Wednesday, May 7, 2014

When Life is Perfect... oh, Wait... It's Normal Again

My two year old was beginning to look like Cousin It.

She was also behaving a bit like Cousin It, but the hair was slightly easier to fix. So I took her along to my hairdresser for a fringe cut.

Now back when I was a kid (don’t you just love starting stories like that… I can hear my kids eyes rolling when I do it), I am pretty sure my mum literally took one of her mixing bowls, plonked it upside down on my head, got her dressmaking scissors and cut around the rim of the bowl.

Don’t believe me? Have a look at this…
Yes, I am the one on the right

Now these days, the pudding bowl haircut is classified as a form of child abuse, so I take my kids to a hair dresser. She had insisted on wearing her older sister’s size 6 dress, so she was pretty unusual looking to start with when we got there.

She stood in the door, and silently took in the heat and noise of the hair dryers, the women with their hair wrapped up in alfoil and clipped in mad little bunches, the smell of the bleach and she did what most sane people did. She screamed and tried to run away.

But she’s also a sucker for people who smile at her, and suddenly there was a room of adults all beaming at this (hairy) little girl, with the dress down to her ankles, and casually flopping over one shoulder exposing a fair bit of décolletage (can you call it that when they’re two?)

She liked the attention but she didn’t like the look of the massive scissors that quickly came her way, so it looked like we would be going home in much the same condition in which we arrived, when I hit upon the idea of the hairdresser cutting BearBear’s hair first.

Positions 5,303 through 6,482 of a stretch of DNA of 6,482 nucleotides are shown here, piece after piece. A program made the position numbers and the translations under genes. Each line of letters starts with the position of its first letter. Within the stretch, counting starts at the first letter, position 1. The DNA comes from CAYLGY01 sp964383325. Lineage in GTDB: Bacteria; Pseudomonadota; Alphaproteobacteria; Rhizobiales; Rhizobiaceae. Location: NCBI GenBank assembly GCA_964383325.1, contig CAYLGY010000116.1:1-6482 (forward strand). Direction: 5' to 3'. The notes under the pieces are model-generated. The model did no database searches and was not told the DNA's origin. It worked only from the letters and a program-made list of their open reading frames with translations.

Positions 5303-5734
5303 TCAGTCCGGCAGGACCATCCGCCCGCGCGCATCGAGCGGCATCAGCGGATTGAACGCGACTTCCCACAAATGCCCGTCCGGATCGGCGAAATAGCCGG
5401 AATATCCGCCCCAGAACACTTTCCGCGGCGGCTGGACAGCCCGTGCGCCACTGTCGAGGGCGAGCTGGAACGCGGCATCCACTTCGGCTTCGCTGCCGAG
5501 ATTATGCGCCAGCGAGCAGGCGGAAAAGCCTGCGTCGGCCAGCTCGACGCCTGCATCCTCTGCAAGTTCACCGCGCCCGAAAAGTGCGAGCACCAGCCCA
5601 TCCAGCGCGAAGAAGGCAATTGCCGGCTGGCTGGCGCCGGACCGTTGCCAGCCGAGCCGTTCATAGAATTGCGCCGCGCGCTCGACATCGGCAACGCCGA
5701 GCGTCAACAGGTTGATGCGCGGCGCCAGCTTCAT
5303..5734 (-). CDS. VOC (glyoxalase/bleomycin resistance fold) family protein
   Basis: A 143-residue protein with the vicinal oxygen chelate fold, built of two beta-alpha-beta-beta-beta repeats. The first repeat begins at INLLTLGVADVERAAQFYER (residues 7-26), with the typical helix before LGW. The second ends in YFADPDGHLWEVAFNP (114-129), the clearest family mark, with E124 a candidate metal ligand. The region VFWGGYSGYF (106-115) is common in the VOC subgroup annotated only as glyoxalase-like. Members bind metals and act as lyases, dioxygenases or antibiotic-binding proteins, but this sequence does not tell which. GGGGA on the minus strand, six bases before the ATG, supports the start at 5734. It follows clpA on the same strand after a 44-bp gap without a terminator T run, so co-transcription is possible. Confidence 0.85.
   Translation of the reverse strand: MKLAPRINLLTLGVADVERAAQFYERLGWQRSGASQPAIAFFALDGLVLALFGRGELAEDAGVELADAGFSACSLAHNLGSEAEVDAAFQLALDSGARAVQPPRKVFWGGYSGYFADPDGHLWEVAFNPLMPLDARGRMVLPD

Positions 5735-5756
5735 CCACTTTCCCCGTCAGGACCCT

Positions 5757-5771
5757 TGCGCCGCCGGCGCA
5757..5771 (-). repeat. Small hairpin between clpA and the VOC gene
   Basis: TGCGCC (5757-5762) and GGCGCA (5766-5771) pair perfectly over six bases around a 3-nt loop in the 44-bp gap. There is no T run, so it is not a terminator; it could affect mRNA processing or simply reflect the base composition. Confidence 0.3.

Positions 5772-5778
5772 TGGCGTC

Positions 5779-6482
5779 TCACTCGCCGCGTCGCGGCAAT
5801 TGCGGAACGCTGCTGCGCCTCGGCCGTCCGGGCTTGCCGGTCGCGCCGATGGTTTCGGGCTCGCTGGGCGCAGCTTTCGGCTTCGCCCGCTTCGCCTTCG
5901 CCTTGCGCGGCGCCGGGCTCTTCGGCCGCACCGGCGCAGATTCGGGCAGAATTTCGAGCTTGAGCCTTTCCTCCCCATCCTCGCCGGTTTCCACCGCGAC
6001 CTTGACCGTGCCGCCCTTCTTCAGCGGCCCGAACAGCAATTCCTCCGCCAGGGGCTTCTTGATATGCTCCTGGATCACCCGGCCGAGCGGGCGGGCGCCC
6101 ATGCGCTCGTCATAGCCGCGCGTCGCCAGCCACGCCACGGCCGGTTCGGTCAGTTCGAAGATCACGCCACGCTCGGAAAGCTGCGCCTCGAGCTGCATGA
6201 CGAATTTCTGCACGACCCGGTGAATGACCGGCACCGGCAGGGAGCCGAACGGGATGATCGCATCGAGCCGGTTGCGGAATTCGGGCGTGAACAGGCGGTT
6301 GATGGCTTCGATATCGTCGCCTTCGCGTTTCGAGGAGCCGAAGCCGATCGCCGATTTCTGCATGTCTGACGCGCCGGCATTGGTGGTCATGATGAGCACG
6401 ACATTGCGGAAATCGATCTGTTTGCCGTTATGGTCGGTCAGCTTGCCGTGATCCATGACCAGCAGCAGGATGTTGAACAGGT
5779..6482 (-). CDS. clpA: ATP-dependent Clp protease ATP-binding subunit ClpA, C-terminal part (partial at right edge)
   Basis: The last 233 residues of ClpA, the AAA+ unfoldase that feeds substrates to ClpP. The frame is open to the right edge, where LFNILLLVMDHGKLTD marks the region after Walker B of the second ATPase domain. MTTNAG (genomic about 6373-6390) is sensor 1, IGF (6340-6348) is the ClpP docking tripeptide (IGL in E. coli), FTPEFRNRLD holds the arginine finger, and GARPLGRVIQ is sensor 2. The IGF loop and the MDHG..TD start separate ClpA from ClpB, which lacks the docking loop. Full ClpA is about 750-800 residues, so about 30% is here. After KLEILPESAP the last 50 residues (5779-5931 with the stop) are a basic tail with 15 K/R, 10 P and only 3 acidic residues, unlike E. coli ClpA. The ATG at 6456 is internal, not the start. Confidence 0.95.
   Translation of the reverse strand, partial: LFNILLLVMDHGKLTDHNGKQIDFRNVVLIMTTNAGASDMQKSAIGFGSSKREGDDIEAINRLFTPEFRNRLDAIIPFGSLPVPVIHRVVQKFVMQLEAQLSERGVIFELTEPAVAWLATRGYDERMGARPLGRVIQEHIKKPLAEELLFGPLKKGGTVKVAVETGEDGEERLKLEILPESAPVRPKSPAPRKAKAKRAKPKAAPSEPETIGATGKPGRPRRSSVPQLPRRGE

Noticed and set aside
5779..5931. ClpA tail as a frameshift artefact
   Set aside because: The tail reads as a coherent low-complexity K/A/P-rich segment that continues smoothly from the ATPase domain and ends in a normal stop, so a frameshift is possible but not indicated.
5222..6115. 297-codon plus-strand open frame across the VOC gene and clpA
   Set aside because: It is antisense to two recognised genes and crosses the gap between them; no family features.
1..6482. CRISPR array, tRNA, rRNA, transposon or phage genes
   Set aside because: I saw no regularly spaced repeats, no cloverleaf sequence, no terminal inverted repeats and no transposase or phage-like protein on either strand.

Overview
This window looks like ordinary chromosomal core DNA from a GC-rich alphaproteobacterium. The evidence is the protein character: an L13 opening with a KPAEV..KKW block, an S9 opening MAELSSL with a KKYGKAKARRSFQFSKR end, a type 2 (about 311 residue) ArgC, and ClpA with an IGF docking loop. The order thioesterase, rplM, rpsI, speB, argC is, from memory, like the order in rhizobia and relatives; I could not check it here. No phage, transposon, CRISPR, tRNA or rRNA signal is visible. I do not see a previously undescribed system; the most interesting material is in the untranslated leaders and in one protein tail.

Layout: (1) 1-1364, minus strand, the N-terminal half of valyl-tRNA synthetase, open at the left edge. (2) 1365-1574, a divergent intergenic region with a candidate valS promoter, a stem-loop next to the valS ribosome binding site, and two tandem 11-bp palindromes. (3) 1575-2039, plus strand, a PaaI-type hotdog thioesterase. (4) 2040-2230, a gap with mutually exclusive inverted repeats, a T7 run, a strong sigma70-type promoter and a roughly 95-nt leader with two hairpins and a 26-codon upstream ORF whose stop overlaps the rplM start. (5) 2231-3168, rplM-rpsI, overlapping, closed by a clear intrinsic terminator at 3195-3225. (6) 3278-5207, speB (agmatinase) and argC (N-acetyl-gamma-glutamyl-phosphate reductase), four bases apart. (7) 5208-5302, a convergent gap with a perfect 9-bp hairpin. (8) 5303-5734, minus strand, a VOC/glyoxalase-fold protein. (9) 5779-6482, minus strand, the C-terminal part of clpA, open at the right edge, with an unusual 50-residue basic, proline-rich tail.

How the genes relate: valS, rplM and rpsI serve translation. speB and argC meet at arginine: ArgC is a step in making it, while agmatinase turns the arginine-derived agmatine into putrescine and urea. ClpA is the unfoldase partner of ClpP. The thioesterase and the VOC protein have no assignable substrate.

BearBear is one of those weird blanket things with a bear head. Not freaky at all.

After we watched BearBear’s ‘hair’ be cut twice, she acquiesced to the idea of having her fringe cut, and 10 seconds later, we were finished and on our way out.

Except we weren’t quite done, because someone had apparently told my two year that after a trip to the hairdresser, you must stop at the café for a coffee.

So she stopped next door at the café, neatly stepped inside and pointed to the massive coffee machine. Then she looked at me and grunted.

‘What?’ I laughed. ‘You want a coffee?’

She nodded.

‘I think you’re a bit young for a coffee,’ I told her, rather pointlessly.

Ignoring me, she stepped toward the counter.

‘Hello,’ she told the barista. ‘Coffee pizz,’ then she pointed at me.

‘Do you do milkshakes?’ I asked him. He shook his head, trying not to laugh.

‘Perhaps she’d like a babycino?’ a rather helpful customer behind us suggested.


‘Would you like a babycino?’ I asked my daughter. She nodded. ‘Ok, go find a table and sit down and I will be there in a minute.’

She walked directly to a table near the window and climbed up into the chair.

‘Hello,’ she said to the two businessmen outside the open window.

‘Uh, hello,’ one of them said, a bit shocked.

I took my seat and soon the world’s largest babycino arrived, complete with marshmallows and chocolate syrup.

‘Cankoo,’ she said and proceeded to spoon the foam and milk into the mouth.

I wish I could finish the story here, with this image of a tidy, neatly coiffed, well mannered toddler still fresh in my mind.

Unfortunately, it went downhill from this point, and involved a fair bit of crying over spilt milk, screaming and tantrums. She was pretty badly behaved too.

Still, for a few minutes there, I thought I had slipped into an alternative universe. And for those few minutes I was pretty happy. Even if it felt a bit like Stepford.

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